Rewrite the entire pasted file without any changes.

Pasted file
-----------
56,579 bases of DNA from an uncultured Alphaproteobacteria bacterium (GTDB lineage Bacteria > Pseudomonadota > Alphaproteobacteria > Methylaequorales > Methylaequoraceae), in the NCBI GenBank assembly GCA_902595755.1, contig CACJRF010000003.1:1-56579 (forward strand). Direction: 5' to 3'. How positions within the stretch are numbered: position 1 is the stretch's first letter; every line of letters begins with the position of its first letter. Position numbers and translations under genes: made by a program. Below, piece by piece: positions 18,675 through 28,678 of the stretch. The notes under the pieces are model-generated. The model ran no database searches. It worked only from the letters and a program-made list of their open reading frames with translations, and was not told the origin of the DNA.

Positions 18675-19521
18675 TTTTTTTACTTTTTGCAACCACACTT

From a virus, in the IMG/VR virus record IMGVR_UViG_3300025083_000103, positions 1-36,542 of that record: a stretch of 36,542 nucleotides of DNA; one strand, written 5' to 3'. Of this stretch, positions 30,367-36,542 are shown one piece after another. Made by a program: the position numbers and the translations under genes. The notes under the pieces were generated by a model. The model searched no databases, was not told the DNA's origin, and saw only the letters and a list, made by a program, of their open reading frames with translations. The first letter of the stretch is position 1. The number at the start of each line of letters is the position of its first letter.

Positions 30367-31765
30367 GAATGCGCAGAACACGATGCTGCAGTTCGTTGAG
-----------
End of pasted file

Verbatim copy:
56,579 bases of DNA from an uncultured Alphaproteobacteria bacterium (GTDB lineage Bacteria > Pseudomonadota > Alphaproteobacteria > Methylaequorales > Methylaequoraceae), in the NCBI GenBank assembly GCA_902595755.1, contig CACJRF010000003.1:1-56579 (forward strand). Direction: 5' to 3'. How positions within the stretch are numbered: position 1 is the stretch's first letter; every line of letters begins with the position of its first letter. Position numbers and translations under genes: made by a program. Below, piece by piece: positions 18,675 through 28,678 of the stretch. The notes under the pieces are model-generated. The model ran no database searches. It worked only from the letters and a program-made list of their open reading frames with translations, and was not told the origin of the DNA.

Positions 18675-19521
18675 TTTTTTTACTTTTTGCAACCACACTT

From a virus, in the IMG/VR virus record IMGVR_UViG_3300025083_000103, positions 1-36,542 of that record: a stretch of 36,542 nucleotides of DNA; one strand, written 5' to 3'. Of this stretch, positions 30,367-36,542 are shown one piece after another. Made by a program: the position numbers and the translations under genes. The notes under the pieces were generated by a model. The model searched no databases, was not told the DNA's origin, and saw only the letters and a list, made by a program, of their open reading frames with translations. The first letter of the stretch is position 1. The number at the start of each line of letters is the position of its first letter.

Positions 30367-31765
30367 GAATGCGCAGAACACGATGCTGCAGTTCGTTGAG